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TO A YOUNG ASS.

ITS MOTHER BEING Tret her eld N. p. A r it".

Poor little Foal of an oppressed Race!
I love the languid Patience of thy face:
And oft with gentle hand I give thee bread,
And clap thy ragged Coat, and pat thy head.
But what thy dulled Spirits hath dismayed,
That never thou dost sport along the glade 7
And (most unlike the nature of things young)
That earthward still thy moveless head is hung?
Do thy prophetic Fears anticipate,
Meek Child of Misery 1 thy future fate?—
The starving meal, and all the thousand aches
“Which patient Merit of the Unworthy takes”
Or is thy sad heart thrilled with filial pain
To see thy wretched Mother’s shortened Chain?
And truly, very piteous is her Lot–
Chained to a Log within a narrow spot
Where the close-eaten Grass is scarcely seen,
While sweet around her waves the tempting Green!
Poor Ass! thy Master should have learnt to shew
Pity—best taught by fellowship of Woe!
For much I fear me that He lives, like thee,
Half famished in a land of Luxury
How askingly its footsteps hither bend?
It seems to say, “And have I then one Friend ?"
Innocent Foal thou poor despised Forlorn
I hail thee BRoth ER—spite of the fool's scorn!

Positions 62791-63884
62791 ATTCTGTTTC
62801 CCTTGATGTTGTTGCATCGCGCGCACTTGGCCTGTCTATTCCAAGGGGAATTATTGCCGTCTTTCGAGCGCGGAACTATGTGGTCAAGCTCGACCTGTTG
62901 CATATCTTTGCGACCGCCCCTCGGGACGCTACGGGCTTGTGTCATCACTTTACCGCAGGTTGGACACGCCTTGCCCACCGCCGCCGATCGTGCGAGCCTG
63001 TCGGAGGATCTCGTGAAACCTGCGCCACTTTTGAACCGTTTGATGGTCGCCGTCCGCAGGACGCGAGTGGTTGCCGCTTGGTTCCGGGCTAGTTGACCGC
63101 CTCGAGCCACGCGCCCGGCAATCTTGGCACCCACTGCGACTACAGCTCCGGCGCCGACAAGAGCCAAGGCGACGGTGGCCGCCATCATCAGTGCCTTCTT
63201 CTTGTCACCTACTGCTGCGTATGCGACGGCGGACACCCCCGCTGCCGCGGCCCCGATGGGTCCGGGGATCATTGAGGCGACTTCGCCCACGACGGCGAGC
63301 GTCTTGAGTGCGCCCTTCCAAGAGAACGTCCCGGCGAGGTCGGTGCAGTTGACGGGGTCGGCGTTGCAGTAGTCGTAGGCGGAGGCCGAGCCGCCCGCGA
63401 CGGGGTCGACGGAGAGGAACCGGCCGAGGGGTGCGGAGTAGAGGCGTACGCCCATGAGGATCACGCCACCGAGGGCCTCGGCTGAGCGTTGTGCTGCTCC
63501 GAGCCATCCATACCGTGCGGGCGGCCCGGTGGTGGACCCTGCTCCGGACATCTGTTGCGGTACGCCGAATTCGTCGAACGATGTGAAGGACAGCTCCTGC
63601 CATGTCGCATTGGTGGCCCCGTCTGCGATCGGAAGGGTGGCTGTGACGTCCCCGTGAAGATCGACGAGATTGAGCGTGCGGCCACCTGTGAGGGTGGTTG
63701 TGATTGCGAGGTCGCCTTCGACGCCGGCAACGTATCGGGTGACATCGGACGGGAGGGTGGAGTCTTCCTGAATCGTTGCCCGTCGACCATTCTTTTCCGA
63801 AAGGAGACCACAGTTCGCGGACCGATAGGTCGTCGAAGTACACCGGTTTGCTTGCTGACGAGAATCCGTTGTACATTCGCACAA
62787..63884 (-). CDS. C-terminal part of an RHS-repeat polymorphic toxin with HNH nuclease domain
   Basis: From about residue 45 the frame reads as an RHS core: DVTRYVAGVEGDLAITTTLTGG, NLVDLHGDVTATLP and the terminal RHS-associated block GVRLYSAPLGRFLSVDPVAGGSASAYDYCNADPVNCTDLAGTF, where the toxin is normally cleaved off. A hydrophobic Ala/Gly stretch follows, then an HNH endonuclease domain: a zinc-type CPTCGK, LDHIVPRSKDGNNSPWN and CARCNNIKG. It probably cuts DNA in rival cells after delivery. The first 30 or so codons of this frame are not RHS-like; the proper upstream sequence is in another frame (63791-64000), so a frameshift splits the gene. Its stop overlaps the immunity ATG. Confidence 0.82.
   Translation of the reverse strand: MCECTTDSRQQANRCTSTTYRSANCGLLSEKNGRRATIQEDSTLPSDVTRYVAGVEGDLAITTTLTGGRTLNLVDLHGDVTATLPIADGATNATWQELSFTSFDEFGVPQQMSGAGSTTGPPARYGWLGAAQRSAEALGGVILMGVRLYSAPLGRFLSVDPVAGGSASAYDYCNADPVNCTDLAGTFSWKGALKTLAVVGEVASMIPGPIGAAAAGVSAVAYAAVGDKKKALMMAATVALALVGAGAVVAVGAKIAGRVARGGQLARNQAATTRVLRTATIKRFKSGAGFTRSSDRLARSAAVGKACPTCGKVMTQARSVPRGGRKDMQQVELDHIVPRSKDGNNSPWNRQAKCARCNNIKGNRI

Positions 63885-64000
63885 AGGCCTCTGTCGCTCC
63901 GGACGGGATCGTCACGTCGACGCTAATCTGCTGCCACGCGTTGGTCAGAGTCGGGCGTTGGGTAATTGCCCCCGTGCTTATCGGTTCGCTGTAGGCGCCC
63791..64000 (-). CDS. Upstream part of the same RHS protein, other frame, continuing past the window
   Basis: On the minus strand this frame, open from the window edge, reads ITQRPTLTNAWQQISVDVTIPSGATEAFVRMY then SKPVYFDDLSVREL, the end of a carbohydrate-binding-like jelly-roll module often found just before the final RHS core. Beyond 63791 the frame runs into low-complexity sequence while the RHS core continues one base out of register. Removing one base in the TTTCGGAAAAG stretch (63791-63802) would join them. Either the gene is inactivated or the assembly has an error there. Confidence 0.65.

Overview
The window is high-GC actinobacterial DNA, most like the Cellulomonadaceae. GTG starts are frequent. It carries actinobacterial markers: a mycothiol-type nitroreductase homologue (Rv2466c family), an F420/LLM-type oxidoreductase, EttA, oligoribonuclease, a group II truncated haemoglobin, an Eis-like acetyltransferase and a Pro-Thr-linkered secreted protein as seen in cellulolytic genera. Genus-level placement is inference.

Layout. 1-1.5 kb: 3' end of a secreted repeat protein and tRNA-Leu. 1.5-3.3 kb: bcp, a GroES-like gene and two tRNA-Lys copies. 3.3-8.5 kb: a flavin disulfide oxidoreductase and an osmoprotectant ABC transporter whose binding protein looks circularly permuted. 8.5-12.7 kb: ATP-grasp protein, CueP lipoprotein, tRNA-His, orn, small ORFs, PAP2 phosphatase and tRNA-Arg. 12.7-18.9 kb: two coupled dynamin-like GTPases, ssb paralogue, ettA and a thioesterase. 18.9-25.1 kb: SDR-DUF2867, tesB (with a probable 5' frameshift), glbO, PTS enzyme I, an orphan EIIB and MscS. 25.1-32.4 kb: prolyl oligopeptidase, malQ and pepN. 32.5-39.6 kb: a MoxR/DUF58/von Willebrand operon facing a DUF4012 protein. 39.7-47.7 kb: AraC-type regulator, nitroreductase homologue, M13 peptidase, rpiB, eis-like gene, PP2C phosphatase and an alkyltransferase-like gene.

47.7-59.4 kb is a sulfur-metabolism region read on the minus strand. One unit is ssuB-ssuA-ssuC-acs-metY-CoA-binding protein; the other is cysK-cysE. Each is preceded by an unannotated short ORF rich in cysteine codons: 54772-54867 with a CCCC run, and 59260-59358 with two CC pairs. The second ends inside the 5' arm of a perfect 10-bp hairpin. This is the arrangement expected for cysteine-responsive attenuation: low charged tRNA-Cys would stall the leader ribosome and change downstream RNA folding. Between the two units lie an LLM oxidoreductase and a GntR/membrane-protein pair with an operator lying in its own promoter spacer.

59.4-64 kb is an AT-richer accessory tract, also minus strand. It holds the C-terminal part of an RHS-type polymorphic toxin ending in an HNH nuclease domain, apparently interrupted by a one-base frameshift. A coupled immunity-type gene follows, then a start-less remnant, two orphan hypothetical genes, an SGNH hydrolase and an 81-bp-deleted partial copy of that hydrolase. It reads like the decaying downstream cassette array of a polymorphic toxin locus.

And fain would take thee with me, in the Dell
Of Peace and mild Equality to dwell,
Where ToIL shall call the charmer HEALTH his Bride,
And LAUGHTER tickle PLENTY's ribless side
How thou wouldst toss thy heels in gamesome play,
And frisk about, as Lamb or Kitten gay !
Yea! and more musically sweet to me
Thy dissonant harsh Bray of Joy would be,
Than warbled Melodies that sooth to rest
The aching of pale FAsHIon's vacant breast!

DOMESTIC PEACE.

TELL me, on what holy ground
May Domestic Peace be found?
Halcyon Daughter of the skies,
Far on fearful wings she flies,
From the pomp of Sceptered State,
From the Rebel's noisy hate.
In a cottaged vale She dwells
Listening to the Sabbath bells!
Still around her steps are seen
Spotless Honour's meeker mien,
love, the sire of pleasing fears,
SoRRow smiling through her tears,
And conscious of the past employ
Moxony, bosom-spring of joy.

THE SIGH.

WHEN Youth his faery reign began
Ere Sorrow had proclaimed me man;
While Peace the present hour beguiled,
And all the lovely Prospect smiled;
Then, MARY | 'mid my lightsome glee
I heaved the painless SIGH for thee.
And when, along the waves of woe,
My harassed Heart was doomed to know
The frantic Burst of Outrage keen,
And the slow Pang that gnaws unseen;
Then shipwrecked on Life's stormy sea
I heaved an anguished SIGH for thee!
But soon Reflection's power imprest
A stiller sadness on my breast;
And sickly Hope with waning eye
Was well content to droop and die:
I yielded to the stern decree,
Yet heaved a languid SIGH for thee!
And though in distant climes to roam,
A wanderer from my native home,

I fain would sooth the sense of Care
And lull to sleep the Joys that were !
Thy Image may not banished be—
Still, MARY | still I sigh for thee.

June, 1794.

EPITAPH ON AN INFANT.

ERE Sin could blight or Sorrow fade,
Death came with friendly care;

The opening bud to Heaven conveyed
And bade it blossom there.

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